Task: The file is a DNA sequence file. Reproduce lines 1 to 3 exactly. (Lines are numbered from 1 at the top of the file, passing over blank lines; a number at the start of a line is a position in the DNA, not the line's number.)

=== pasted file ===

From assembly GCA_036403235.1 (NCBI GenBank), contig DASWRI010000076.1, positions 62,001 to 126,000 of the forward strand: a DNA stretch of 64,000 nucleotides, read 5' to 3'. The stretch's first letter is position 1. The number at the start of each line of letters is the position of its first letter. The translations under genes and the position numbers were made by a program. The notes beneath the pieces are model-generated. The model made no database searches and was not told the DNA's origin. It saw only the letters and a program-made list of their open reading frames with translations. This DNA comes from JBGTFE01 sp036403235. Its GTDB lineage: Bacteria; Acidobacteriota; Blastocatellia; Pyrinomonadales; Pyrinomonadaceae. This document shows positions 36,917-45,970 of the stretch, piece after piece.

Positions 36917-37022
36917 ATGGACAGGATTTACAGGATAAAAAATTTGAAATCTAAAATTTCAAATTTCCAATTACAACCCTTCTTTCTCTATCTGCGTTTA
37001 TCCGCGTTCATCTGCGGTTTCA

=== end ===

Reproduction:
From assembly GCA_036403235.1 (NCBI GenBank), contig DASWRI010000076.1, positions 62,001 to 126,000 of the forward strand: a DNA stretch of 64,000 nucleotides, read 5' to 3'. The stretch's first letter is position 1. The number at the start of each line of letters is the position of its first letter. The translations under genes and the position numbers were made by a program. The notes beneath the pieces are model-generated. The model made no database searches and was not told the DNA's origin. It saw only the letters and a program-made list of their open reading frames with translations. This DNA comes from JBGTFE01 sp036403235. Its GTDB lineage: Bacteria; Acidobacteriota; Blastocatellia; Pyrinomonadales; Pyrinomonadaceae. This document shows positions 36,917-45,970 of the stretch, piece after piece.

Positions 36917-37022
36917 ATGGACAGGATTTACAGGATAAAAAATTTGAAATCTAAAATTTCAAATTTCCAATTACAACCCTTCTTTCTCTATCTGCGTTTA